For example, let’s say the regular 1-year eurobond is paying 2% interest. If you buy a €1,000 Greek 1-year eurobond at an exchange of 2 drachmas to the euro, there are two payout options. First, if Greece stays with the euro you will get your €1,000 plus 2%, or €1,020. It will behave just like the standard bond. However, if during that year Greece exits the eurozone, you would get paid in drachmas. In this case your principal would be ₯2,000 and with 2% interest you would receive ₯2,040 (is that the right symbol for the drachma?).

These shadow exchange rates would be public information so that every depositor and investor would know how many drachmas she would receive for every euro in a Greek bank or in exchange for euro currency in Greece. So how would an exit from the eurozone work? First these bonds would be set up, ideally for each country in the eurozone, but certainly for those countries most likely to leave (Greece, Spain, Portugal, Ireland, Italy). The bonds will then tell us how much depreciation each currency would need in order to keep investors indifferent between holding euros and drachmas. It would then be up to each national government to decide whether or not to stay in the eurozone or adopt a national currency.

If the country decides to leave the euro and adopt the national currency, this is what I assume would happen: The exchange rate is determined by the national eurobonds. On the day of the conversion, bank deposits and other financial investments (including the national eurobonds) within the country are switched automatically from euros to the new currency. If the exchange rate is 2 drachmas per euro and you had €5,000 in your account, you now have ₯10,000. All prices within the country (including wages) are switched one-to-one to the new currency. That is, if you were earning €30,000 in Greece as a school teacher, you are now earning ₯30,000. If a bottle of Greek retsina cost €10, it now costs ₯10. So the real wage for domestically produced goods stays exactly the same. But of course the cost of imports will rise and the cost of exports will fall (remember, that’s why we’re doing this in the first place). A BMW that used to cost €20,000, or 2/3 your annual salary will now cost ₯40,000, or 4/3 your annual salary. On the other hand, that €10 bottle of retsina will now only cost €5 in Frankfurt. And Germans will find a vacation in Greece to be much cheaper than before. This should boost Greek exports and employment.

The whole key to this plan is that we don’t know what the exchange rate should be. We know it isn’t 1:1. That’s why we’re having this problem in the first place. But we won’t be able to figure it out. We need to use the market, investors with real money on the line, to figure out the appropriate rate. Maybe it’s 1.2 drachmas per euro, maybe it’s 1.5. I have no idea. But if investors are willing to buy the national eurobonds, this means they are indifferent between euros and the new currency at that rate.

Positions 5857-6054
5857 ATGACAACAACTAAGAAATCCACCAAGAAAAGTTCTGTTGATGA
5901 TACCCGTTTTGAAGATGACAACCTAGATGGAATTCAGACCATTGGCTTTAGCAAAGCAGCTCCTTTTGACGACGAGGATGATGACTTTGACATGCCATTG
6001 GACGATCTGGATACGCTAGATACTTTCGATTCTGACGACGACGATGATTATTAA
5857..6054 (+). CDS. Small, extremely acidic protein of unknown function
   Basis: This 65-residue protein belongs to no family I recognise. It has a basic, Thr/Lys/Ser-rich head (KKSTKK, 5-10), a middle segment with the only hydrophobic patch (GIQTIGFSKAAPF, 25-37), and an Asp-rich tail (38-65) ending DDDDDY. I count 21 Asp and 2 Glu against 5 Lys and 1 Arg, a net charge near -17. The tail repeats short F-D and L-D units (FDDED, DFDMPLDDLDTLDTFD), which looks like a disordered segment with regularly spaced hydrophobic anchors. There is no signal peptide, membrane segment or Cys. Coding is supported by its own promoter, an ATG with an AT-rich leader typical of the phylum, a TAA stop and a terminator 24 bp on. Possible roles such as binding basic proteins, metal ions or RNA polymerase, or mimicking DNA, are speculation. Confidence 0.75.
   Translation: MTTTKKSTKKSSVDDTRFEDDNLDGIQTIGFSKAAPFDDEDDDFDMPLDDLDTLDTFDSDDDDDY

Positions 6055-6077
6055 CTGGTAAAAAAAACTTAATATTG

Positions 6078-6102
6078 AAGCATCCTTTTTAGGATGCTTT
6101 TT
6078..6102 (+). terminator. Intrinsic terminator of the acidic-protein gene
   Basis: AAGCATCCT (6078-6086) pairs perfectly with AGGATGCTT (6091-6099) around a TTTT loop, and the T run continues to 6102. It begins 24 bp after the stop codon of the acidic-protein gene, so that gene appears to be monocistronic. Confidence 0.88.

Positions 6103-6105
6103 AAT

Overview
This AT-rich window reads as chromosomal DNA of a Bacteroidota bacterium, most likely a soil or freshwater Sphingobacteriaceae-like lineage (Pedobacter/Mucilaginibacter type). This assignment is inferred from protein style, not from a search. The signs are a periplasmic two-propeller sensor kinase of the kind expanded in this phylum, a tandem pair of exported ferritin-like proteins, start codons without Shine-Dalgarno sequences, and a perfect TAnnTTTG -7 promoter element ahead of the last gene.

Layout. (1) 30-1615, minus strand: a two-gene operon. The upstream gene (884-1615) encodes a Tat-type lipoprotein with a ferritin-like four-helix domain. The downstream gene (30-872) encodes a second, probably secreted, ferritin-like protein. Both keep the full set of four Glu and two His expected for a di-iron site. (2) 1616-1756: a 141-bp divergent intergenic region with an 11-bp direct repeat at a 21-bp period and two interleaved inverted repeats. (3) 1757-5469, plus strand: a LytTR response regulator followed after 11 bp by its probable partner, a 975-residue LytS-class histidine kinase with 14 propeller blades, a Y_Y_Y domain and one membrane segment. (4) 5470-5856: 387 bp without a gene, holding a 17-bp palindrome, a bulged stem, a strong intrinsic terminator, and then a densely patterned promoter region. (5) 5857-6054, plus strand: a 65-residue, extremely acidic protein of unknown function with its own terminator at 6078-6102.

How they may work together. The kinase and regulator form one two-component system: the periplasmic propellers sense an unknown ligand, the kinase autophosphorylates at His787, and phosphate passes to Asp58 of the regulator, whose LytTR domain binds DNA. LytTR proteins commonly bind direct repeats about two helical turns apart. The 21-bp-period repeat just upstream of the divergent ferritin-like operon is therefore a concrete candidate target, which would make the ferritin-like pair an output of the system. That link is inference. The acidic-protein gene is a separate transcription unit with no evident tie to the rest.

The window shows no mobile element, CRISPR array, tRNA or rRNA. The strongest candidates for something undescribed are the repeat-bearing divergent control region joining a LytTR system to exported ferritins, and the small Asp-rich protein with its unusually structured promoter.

Will people be able to game the system? I’m not sure. Let me know. I’m sure that international finance people will be able to improve this plan, but we need a plan to minimize the chaos that a breakup of the euro will otherwise entail. I think this would help.


Written by Liam C Malloy

May 10, 2012 at 9:47 am

Posted in Eurozone

Is “Inflation…always and everywhere a monetary phenomenon”?

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Milton Friedman famously said that:

Inflation is always and everywhere a monetary phenomenon…

But that doesn’t seem to be the case recently:

The blue line is the annual percent change in M1, the green line is the annual percent change in M2, and the red line is the annual percent change in the CPI, or inflation. Inflation has remained muted while the money supply has increased dramatically over the last 4 years. The correlation between the percent change in M1 and the CPI is -0.48 and between M2 and the CPI is -0.19. Nonetheless, monetarists tell us to worry about inflation.

But is this really what Friedman meant? I don’t know, but Wikiquote gives us a more complete quote than I’ve given above:

Inflation is always and everywhere a monetary phenomenon in the sense that it is and can be produced only by a more rapid increase in the quantity of money than in output.